It’s Friday night and Radiohead will soon dazzle Melbourne with a spectacular two hour performance. Such is the anticipation for tonight’s show, earlier a long line is formed outside as diehards try to secure a place as close to the stage as possible. 

When tickets went on sale back in March, they sold out in mere minutes. Not surprising given Melbourne has waited eight years for the Oxford icons to return, and with this, the first of two shows at Rod Laver Arena, that wait is finally over.

Sadly, many fans have been dependent on the crude opportunism of scalpers and paid through the roof for their chance to be here. Before their loyalty is rewarded, Thom Yorke-approved support act Connan Mockasin (real name Connan Hosford) drives through a stellar showing of discordant psych pop. Although this is Mockasin’s solo project, it’s drummer Matthew Eccles who steals the show.

Mockasin’s short but sweet performance is the ideal support set and leaves the quickly building Rod Laver Arena crowd wanting more.

After what seems like a lifetime, the most important band of their generation wanders out to a deafening roar. The first song is “Lotus Flower” from their most recent album, The King of Limbs.

Yorke is already grooving freely, reprising his dance moves from the “Lotus Flower” music video and leading the band through a powerful start to proceedings. Then they dive headfirst into “Airbag”, the opening track from their landmark 1997 album OK Computer.

The crowd erupts immediately, but for whatever reason “Airbag” sounds flat tonight – Yorke doesn’t look into it and his voice sounds tentative. It proves to be the only real misstep for the night.

The haunting shuffle of “Bloom” and relative newbie “Staircase” soon follow, with the latter met by puzzled faces in the seated areas. A few songs later Yorke playfully teases the baying audience by playing the opening chord to “Reckoner” – a stunning rendition ensues. If he was a little shaky on “Airbag”, he sounds confident and assured now.

The second OK Computer offering “Climbing Up The Walls” is a swirling epic. A bright green glow encases the stage as Yorke sings, “Open up your skull/ I’ll be there, climbing up the walls.” When the band shifts up a gear, the sudden burst of red light is a sight to behold. Meanwhile Yorke is holding his guitar up to his face, wailing passionately into the pickups.

Colin Greenwood’s bass playing is simply exquisite during the delicate “Nude” and on the floor bodies are now swaying together in a trance. Above the band, 12 movable screens are beaming lucid close-ups out to the audience. The screens are constantly shifting angles for each song and the results are mesmerising.It’s on nights like these that kids are inspired and it’s after shows like this that bands are formed.

There’s a minor exodus for another new cut, “Identikit” and people are still navigating the aisles by the time Greenwood sits down at a Fender Rhodes. After about a second of silence Rod Laver Arena explodes. It’s “Karma Police”.

Outside in the foyer, the “Identikit” deserters are cursing themselves in the line at the bar while inside the audience are wondering whether to sing along or just watch in awe. That question is resolved by the coda: “For a minute there/ I lost myself/ I lost myseeeeeeeeeelf,” they cry in unison.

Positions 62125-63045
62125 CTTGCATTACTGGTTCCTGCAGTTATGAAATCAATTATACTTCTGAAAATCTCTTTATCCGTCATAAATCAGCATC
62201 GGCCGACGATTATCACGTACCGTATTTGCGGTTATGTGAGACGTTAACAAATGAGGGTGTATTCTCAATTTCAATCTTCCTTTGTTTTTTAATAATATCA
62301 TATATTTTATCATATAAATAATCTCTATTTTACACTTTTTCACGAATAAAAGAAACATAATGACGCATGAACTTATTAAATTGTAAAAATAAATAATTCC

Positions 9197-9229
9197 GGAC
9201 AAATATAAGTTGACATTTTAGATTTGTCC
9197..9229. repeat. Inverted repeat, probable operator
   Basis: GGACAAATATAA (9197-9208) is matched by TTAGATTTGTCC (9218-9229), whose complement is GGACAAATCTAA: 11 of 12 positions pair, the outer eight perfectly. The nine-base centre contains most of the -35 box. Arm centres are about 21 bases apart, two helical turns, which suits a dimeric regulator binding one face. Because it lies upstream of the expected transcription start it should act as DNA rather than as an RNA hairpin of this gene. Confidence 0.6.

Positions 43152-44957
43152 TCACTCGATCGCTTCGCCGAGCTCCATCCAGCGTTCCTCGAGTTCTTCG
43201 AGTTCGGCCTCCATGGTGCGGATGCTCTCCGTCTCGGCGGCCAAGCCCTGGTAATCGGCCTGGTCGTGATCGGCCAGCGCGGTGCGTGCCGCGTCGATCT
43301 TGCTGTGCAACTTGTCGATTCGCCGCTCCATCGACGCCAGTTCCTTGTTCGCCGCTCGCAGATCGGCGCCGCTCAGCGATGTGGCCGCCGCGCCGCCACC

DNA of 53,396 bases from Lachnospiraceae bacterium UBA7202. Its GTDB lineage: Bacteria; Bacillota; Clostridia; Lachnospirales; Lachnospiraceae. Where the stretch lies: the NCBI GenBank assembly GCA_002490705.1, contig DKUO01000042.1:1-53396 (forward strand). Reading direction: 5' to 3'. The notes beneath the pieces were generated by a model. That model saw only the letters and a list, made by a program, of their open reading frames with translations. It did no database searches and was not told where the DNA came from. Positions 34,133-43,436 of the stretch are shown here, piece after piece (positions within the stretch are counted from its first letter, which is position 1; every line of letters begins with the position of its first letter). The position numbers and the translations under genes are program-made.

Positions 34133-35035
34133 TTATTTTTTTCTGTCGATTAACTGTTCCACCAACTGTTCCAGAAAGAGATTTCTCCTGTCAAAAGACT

The volume goes up a notch for the seizure-inducing “Feral”, a disorientating clash of rhythms and sound effects. For those who revelled in the anthemic arms of “Karma Police”, this is more of a challenge. “Bodysnatchers” ends the main set but black t-shirted men are tuning instruments onstage and the audience knows Radiohead aren’t done yet.

When they do return, it’s with the sublime one-two punch of the elegiac “Pyramid Song” and soothing “House of Cards”. Yorke then takes the time to introduce touring second drummer Clive Deamer (of Portishead); who has provided pulsating percussion all night, synchronising masterfully with Phil Selway.

The encore continues with the glitchtronica of “Idioteque” and the downright euphoria of “Paranoid Android”. Yorke bends the vocal melody into unfamiliar shapes on the latter, which makes a cohesive singalong all but impossible. Nonetheless, the crowd still tries valiantly. He’s also squibbing a few notes here and there but no one seems to notice or care. Jonny Greenwood’s long hair hangs down over his face as he slashes menacingly at his guitar, whipping everyone into a frenzy.

The band leaves the stage once more but no one has budged. Yorke and Jonny soon emerge for a beautiful reading of The King Of Limbs’ “Give Up The Ghost”. The frontman kicks at a pedal as he sings, layering his voice over and over again into a one-man, angelic choir.

“15 Step” is a complete and utter triumph. The screens have been lowered to form an artificial roof and it now looks like they’re playing in a well-lit garage. It underscores the mood of the night – this is an arena show but all attempts have been made to create a feeling of intimacy.

An electric piano draped in a Tibetan flag is wheeled out for the entrancing finale, “Everything In Its Right Place”. Before Yorke makes his exit, he rubs his hands together and holds them out to face the audience. ‘You guys are on fire,’ he seems to be saying. The crowd reciprocates.

Everyone remains in place even after the band have left the stage. It’s only once the amps are turned off and the house lights switched on that people reluctantly start to file out.

Now outside in the cold night air, the elated crowd marches jubilantly down Richmond’s Swan Street. Among them, two wide-eyed teenage boys walk arm in arm having just had the time of their lives. It’s on nights like these that kids are inspired and it’s after shows like this that bands are formed.

Simply put, this is why rock music lives on.

Be sure to check out the photo gallery of Radiohead’s 1st night in Melbourne here.